The next part of the exhibition contained personal items that Auschwitz prisoners had brought along with them: pieces of luggage, pots, clothes, shoes, hair brushes in huge quantities and a part of the two tones of human hair discovered in the camp after liberation. This part of the exhibition was probably one of the most shocking because it offered that personal touch that is always disturbing: it showed beyond any doubt that this was about real people and it spoke loud and clear about their lives, cut short or forever changed by the war, by Nazi ideology, by Auschwitz.

Our tour of the former concentration camp ended with a visit of the gas chamber and crematory, bombed by the Nazis before the end of the war and rebuilt from the original parts for educational purposesa bleak end to a bleak journey.

So much more can be said about the emotions Auschwitz arises, but about that there can be no general account: I can only write about my feelings, because Auschwitz is, in the end, an individual experience, an experience that we all take in and cope with differently. But beyond my anger, beyond the questions that continually popped up in my mind (“why?”, “how was this possible?”) there remains the overwhelming spirit of the place itself, as a universal symbol of death and terror. Because in my eyes Auschwitz has stopped being just about the Second World War or just about Nazi ideology. Its meaning can be broadened to all suffering brought along by ethnic and racial persecution, totalitarianism and the intrusion of political and economic interests in private life.

The most interesting part of the first day was the group work we did on the national exhibitions. We were divided into five groups, and our task was to visit two or three exhibitions of the nations that were given to us, and then prepare a presentation on the following questions:
1. Who made the exhibitions?
2. Which is the focus of the exhibitions? (victims, perpetrators, ?)
3. What was very impressing for you? (pictures, signs, sounds, ?)
My group visited the national exhibitions of Austria and Czech Republic. We could compare two very different exhibitions. The Austrian one was quite old and presented also a perception of the WWII, which is today not accepted any more by the majority of the Austrians as an Austrian participant told. A completely different exhibition was then the Czech one, which just was completely renovated a couple of years ago and gave us an impression of the today’s view on the WWII in Czech Republic.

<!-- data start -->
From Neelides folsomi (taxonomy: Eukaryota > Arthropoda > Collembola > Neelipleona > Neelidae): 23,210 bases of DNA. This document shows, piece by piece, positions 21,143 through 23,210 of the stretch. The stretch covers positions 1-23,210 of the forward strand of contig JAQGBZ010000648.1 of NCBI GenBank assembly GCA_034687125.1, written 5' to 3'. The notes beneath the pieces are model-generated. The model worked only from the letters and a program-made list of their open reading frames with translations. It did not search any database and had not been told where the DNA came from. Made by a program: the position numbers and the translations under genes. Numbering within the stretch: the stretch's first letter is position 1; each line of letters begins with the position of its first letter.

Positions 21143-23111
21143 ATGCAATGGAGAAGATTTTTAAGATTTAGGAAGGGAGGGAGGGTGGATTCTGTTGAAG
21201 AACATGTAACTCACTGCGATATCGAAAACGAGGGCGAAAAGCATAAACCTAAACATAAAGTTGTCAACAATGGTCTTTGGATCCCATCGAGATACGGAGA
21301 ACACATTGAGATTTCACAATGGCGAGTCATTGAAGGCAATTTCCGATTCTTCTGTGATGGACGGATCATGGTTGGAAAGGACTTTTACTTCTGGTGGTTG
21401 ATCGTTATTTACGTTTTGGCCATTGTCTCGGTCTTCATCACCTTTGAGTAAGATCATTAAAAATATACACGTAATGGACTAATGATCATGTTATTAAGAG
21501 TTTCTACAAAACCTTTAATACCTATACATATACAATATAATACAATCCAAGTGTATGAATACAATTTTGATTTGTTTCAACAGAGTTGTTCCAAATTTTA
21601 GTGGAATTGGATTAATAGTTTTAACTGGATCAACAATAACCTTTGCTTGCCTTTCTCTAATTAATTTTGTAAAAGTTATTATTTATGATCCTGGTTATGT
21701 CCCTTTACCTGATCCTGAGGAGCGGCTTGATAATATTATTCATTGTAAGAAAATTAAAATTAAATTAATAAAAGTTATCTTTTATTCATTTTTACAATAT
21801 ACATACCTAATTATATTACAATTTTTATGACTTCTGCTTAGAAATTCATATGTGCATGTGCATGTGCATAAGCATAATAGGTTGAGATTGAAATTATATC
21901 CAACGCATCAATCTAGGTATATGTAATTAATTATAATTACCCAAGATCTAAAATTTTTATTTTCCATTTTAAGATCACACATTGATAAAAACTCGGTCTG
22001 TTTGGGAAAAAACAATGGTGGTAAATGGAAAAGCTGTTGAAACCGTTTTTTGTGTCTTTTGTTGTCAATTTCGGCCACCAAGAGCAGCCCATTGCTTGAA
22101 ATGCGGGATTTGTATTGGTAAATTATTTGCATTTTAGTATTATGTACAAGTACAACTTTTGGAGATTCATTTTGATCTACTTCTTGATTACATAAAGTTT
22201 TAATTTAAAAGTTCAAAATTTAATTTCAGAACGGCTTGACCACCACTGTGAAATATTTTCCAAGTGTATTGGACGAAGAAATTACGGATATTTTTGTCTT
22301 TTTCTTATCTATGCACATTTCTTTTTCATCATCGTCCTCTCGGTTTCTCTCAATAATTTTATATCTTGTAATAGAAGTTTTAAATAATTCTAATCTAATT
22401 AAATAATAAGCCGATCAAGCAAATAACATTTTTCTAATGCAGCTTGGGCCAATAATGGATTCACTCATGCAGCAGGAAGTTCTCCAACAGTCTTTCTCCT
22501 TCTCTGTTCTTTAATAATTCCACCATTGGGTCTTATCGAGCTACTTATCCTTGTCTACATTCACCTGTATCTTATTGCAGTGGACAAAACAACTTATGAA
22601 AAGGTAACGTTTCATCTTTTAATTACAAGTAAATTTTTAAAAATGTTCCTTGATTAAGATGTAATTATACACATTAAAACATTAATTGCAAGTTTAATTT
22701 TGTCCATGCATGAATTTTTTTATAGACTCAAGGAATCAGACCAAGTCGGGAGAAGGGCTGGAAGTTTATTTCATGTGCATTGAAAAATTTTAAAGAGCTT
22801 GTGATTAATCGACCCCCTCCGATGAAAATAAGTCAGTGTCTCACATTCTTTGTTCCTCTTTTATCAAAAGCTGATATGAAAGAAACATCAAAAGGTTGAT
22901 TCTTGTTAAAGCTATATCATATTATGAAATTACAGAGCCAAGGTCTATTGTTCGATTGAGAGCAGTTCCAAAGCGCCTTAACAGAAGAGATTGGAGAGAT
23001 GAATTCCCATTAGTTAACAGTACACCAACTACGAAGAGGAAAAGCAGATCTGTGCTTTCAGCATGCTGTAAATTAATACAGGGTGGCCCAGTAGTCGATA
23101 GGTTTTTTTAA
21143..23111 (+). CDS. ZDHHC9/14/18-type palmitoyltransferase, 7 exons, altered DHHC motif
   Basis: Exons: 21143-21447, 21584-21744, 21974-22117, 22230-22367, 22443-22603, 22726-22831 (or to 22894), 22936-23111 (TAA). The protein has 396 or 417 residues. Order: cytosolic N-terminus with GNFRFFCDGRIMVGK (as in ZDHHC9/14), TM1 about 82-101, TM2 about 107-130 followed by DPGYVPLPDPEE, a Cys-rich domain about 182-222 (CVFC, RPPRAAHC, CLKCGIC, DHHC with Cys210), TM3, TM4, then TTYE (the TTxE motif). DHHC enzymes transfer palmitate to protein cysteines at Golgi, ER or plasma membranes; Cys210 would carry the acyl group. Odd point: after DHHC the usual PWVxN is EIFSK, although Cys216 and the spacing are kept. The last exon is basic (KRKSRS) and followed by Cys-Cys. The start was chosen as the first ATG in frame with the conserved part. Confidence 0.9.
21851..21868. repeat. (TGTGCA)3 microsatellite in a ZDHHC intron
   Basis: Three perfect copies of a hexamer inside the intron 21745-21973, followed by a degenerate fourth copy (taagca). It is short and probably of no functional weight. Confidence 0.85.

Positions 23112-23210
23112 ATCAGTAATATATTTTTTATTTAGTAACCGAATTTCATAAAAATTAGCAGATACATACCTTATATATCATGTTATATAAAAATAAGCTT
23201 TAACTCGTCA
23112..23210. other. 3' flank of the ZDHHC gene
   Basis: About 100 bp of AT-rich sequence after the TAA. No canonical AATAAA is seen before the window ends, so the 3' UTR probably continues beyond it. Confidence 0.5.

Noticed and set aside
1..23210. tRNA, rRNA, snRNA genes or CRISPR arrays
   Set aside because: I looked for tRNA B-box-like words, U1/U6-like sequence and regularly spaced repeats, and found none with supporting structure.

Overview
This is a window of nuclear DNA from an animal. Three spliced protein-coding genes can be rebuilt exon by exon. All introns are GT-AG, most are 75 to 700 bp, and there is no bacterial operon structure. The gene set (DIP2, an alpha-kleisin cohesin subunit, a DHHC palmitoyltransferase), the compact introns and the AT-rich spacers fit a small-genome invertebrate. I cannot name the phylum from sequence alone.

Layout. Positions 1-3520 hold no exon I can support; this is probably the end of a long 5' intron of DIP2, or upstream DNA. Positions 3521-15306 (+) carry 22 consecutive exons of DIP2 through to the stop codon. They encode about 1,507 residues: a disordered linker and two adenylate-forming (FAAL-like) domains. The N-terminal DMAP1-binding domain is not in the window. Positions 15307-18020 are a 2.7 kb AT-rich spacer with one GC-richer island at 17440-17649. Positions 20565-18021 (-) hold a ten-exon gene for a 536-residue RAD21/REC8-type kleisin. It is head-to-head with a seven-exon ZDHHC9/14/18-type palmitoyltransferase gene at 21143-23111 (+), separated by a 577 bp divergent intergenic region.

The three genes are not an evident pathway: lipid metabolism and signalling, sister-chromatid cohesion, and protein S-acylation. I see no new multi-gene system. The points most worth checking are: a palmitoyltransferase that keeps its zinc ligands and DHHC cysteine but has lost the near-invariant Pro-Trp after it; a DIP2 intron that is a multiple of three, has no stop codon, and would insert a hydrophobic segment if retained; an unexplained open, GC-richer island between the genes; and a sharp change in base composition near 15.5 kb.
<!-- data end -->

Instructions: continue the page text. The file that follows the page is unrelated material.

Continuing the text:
Auschwitz II ¬ Birkenau

At our second day in Oswiecim a tour of Auschwitz II Birkenau was planned. Again divided into two groups we started to explore the frightful period of our history.
Auschwitz II was located at a distance of 3 km from the main camp, in the village of Brzezinka. It covered approximately 175 hectares and contained over 300 buildings.
From our guides we learnt that the camp in Birkenau was divided into several fields and sectors, which in fact constituted separate camps. The total number of men and women prisoners reached approximately 100.000 in august 1944. It was on the territory of Birkenau that the Nazis constructed most of their instruments of mass destruction, namely: 4 crematoria with gas chambers, two makeshift gas chambers in specially converted farmhouses, cremation pyres and pits.
We started our tour not from the main gate but at the place of the former bunkers where Jewish men, women, and children, as well as Polish political prisoners selected by physicians in the camp hospital, were killed with poison gas. The bunkers contained provisional gas chambers and they operated from the early months of 1942 until the spring and summer of 1943 when four new buildings with gas chambers and crematorium furnaces came into use.
Having visited the mass graves of Soviet prisoners-of-war we moved further. Crematoria five and four were our next stops. There thousands of Jewish men, women and children were murdered with poisoned gas and their bodies were burned afterwards. Everyone was shocked by the view of a dreadful pond with ashes. It is even impossible to estimate how many people the Nazis ‘buried’ there.
Passing by “Canada” (the storehouse of property taken from murdered victims) we got to the so-called “Zentralsauna”. In this building, brought into operation at the end of 1943, newly arrived prisoners designated by the SS for forced labour in the concentration camp were registered and disinfected. The SS also made additional “selections” here, sending pregnant women to be murdered in the gas chambers.